Miliband\’s remarks are designed to illustrate the government\’s overall approach to meeting the 2050 target which will not involve imposing a blanket 80% cut on all areas of the economy. The white paper is expected to build on government plans to tolerate relatively high emissions in one area if action is taken in other areas by, for example, lagging lofts and driving less.
Allow, for a moment, that the extremists are correct. That we do indeed need to reduce emissions by 80%.
OK, so, which emissions should we carry on emitting and which should we not?
Clearly and obviously, we should continue with those emissions which provide the highest value in utility per unit of emission. That is, we should attempt to satisfy as much human desire as we can within our new imposed limit.
Now that might mean that all emissions allowances are devoted to allowing the beef industy to continue. Or it might be aviation. Or it might be allowing coal fired barbeques. We don\’t as yet know….but we do have a system of finding out.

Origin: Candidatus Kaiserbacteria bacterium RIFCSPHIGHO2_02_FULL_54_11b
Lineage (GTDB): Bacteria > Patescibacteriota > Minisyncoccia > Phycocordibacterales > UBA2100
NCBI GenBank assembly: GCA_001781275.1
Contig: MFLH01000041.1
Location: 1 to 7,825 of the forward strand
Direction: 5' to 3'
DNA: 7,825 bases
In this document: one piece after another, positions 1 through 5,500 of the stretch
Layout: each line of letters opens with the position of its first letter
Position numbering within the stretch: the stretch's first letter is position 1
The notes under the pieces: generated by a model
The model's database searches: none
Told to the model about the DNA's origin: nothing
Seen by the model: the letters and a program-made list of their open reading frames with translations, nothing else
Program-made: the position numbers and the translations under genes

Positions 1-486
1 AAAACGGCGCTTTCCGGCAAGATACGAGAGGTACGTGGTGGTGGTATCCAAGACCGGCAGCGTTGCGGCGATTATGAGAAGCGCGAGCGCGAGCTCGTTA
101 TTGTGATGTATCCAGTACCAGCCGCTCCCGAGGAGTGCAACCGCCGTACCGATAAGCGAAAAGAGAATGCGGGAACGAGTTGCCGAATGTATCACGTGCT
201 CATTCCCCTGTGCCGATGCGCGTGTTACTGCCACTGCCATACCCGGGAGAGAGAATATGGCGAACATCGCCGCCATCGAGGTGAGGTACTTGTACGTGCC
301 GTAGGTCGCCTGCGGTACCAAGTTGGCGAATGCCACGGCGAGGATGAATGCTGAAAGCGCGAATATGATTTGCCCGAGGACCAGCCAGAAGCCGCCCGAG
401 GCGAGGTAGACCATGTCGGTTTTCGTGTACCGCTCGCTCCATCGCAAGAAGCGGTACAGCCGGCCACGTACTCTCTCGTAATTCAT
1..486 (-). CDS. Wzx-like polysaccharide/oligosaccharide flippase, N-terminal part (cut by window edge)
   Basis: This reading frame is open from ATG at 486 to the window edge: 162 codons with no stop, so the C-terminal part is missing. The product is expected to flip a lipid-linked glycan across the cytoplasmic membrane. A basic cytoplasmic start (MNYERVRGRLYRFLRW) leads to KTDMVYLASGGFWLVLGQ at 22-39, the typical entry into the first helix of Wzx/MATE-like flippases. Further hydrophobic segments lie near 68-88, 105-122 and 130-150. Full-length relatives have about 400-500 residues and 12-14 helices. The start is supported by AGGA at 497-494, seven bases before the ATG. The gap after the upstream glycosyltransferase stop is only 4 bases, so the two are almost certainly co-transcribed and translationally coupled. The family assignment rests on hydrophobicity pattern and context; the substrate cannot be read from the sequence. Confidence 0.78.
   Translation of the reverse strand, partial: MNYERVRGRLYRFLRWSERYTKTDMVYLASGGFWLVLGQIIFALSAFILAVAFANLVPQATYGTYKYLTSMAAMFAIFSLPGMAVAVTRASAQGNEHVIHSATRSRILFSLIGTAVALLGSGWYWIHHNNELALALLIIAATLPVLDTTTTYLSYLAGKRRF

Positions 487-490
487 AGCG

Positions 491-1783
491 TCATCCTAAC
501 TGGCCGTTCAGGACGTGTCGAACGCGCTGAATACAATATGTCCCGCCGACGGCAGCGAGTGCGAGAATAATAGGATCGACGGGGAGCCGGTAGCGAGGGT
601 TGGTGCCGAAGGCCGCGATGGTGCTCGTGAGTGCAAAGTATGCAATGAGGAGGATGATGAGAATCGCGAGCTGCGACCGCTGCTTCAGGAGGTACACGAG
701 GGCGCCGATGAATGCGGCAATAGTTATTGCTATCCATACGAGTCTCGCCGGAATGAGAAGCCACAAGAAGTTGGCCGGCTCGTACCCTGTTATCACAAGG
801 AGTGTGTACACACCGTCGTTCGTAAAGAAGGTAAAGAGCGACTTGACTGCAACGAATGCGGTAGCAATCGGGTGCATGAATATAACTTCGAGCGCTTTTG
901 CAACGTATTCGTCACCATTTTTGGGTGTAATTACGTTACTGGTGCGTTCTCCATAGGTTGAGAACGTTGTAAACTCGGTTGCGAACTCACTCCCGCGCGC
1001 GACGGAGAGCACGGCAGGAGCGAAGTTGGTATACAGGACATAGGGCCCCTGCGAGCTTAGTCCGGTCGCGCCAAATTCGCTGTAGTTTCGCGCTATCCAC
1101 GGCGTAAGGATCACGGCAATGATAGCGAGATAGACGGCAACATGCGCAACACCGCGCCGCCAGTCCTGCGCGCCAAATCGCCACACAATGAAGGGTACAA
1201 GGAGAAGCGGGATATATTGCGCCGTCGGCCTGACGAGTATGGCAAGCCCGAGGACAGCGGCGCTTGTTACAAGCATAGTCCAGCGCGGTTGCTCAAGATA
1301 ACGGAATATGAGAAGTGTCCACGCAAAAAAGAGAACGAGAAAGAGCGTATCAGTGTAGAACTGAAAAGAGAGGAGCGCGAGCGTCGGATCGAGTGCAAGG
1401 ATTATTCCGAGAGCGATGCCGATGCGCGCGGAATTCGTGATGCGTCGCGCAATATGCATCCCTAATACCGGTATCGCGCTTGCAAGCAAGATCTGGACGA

Cap and trade*: the permits to emit will be bought by those who value their emissions more highly than others value theirs. Thus each unit of emissions will contribute the maximum amount possible to human happiness. (This would still be true even if we had personal carbon allowances in the name of equity.)
It might even be that the rest of the economy is carbon neutral while aviation continues as we spend all of our allowances on that sector. If that\’s the way it pans out, well, that\’s the way it pans out. The maximum utility within our new constraints.
* No, still not a fan of cap and trade for they way that politicians will have their thumbs on the scales, would prefer carbon tax, but this is just an argument here, not the revelation of the one true faith.